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Obesity is a complex, multifaceted condition. Increasing evidence suggests that obesity is not simply a problem of will power or self-control but a complex disorder involving appetite regulation and energy metabolism that is associated with a variety of comorbid conditions.
Overweight and obesity are major preventable and modifiable risk factors for disease, but research affirms that weight loss and maintenance can be accomplished only through a reduction in the number of calories a person consumes and an increase in exercise. To achieve long-term weight loss and maintenance requires a life-long commitment to behavioral change.
Many different approaches to obesity treatment interventions have been evaluated to achieve weight loss and weight maintenance. According to the findings, in order to achieve best treatment outcomes, it is recommended that the combination of dietary therapy with low-calorie diet, increased physical activity, and the inclusion of behavioral interventions should be incorporated.
Weight loss could be achieved by different weight loss programmes such as a one-year weight loss programme in health care centres and a one-year dietary based weight loss programme. Moreover, the attendance at weight loss sessions has been found to be more important in successful weight loss than the component of the diet.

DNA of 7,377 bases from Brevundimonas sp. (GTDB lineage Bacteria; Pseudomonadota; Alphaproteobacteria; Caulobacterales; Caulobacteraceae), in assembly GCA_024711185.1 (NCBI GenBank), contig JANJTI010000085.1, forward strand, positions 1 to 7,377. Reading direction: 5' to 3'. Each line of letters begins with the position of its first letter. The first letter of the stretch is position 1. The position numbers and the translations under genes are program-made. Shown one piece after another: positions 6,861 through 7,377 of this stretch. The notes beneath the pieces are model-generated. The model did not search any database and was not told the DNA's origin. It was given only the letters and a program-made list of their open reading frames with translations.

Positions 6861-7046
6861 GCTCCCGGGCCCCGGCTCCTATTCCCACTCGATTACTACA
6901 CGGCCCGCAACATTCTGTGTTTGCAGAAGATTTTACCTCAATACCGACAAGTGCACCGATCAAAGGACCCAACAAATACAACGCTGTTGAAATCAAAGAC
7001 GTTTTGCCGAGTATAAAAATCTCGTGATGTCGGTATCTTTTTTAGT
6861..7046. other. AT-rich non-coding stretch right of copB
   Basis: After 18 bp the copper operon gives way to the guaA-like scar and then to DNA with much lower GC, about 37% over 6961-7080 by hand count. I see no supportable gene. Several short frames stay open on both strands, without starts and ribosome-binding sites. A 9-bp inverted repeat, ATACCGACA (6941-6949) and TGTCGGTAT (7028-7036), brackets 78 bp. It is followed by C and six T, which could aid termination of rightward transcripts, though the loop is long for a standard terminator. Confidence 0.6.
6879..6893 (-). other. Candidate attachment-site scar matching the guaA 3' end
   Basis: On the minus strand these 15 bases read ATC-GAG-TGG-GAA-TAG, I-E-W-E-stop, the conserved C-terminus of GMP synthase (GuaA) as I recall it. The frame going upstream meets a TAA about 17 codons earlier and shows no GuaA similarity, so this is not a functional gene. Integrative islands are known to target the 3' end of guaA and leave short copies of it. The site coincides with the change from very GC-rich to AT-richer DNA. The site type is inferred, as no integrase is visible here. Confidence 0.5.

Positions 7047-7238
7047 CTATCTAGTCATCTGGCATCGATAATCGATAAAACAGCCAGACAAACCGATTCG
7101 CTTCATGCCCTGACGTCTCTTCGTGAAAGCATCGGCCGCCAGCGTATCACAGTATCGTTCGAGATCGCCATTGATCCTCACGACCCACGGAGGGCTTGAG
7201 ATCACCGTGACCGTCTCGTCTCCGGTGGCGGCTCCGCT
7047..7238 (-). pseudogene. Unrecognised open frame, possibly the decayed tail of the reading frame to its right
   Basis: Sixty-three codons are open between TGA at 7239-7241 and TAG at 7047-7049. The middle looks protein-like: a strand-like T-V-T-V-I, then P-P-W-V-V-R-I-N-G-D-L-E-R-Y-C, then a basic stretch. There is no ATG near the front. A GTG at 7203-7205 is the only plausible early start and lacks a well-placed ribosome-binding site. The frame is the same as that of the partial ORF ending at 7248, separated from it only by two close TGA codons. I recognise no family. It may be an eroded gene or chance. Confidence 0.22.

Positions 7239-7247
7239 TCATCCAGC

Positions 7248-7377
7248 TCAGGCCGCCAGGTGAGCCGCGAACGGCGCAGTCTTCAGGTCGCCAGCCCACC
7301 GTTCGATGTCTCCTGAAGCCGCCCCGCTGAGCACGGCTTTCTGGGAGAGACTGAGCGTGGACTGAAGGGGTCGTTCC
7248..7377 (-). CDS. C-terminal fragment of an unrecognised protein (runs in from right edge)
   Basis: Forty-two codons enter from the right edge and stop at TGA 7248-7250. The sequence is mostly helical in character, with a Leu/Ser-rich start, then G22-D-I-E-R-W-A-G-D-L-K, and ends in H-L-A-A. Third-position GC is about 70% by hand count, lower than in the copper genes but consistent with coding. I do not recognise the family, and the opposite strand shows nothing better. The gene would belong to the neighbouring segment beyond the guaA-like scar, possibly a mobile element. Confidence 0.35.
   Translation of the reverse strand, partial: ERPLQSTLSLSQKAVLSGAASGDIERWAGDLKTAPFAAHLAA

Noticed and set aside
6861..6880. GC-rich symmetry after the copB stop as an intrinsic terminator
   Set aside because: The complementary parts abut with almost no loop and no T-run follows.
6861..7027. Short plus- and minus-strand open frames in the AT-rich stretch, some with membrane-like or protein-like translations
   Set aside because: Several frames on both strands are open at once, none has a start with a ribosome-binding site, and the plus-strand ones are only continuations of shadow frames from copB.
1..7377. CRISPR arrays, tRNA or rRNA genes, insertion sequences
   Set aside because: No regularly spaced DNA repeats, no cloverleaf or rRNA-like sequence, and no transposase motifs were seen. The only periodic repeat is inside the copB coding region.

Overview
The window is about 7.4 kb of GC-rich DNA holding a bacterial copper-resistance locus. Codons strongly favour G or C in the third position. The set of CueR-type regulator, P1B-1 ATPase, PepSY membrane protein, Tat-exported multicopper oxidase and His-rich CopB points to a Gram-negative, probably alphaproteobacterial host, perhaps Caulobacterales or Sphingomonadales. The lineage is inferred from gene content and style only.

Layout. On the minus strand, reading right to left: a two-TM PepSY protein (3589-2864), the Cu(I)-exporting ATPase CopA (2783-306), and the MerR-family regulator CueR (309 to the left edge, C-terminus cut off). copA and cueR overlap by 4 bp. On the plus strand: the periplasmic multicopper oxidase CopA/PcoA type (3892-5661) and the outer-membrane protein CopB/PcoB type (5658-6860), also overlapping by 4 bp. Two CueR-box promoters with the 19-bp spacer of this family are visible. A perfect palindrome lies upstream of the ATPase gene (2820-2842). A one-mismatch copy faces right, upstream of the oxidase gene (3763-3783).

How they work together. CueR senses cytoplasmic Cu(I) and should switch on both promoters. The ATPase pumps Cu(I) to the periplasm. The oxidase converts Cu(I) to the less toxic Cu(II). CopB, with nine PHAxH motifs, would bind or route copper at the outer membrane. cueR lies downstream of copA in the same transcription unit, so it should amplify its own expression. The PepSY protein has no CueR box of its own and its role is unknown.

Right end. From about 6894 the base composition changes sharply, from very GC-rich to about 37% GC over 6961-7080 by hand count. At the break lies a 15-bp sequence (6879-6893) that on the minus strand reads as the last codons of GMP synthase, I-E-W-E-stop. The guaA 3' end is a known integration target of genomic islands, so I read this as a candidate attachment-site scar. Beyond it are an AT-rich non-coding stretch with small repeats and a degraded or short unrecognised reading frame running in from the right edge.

Behavioral approachs are not used alone but in conjunction with other approaches like diet and exercise strategies, and they have been shown to be effective. The main strategies employed in behavioural therapy for weight control are self-monitoring, stress management, stimulus control, problem solving, cognitive strategies, and social support.*Self-monitoring. Keeping an extended food and exercise diary helps to give insight into personal behavior and to bring unrecognized behavior to light.
*Stress management. Stress can trigger dysfunctional eating patterns. Coping strategies, meditation, and relaxation techniques can be learned to reduce stress.
*Stimulus control techniques focus the patient's attention on changing the antecedents of overeating and underexercising.
*Problem solving. Patients engage in self-correction of problem areas related to their eating and physical activity.
*Cognitive strategies. Cognitive restructuring requires modifying negative thoughts, unrealistic goals, and inaccurate beliefs about weight loss and preparing in advance for relapses.
*Social support. A strong system of social support can facilitate weight reduction. Family members, friends, or colleagues can assist in maintaining motivation and providing positive reinforcement.
Finally, patients should be encouraged to take themselves, their health, and, thus, their weight seriously rather than attempting to lose weight so they can like themselves. Reaffirming the patient's self-worth, independent of body weight, is perhaps one of the most powerful interventions a health care provider can provide an obese patient.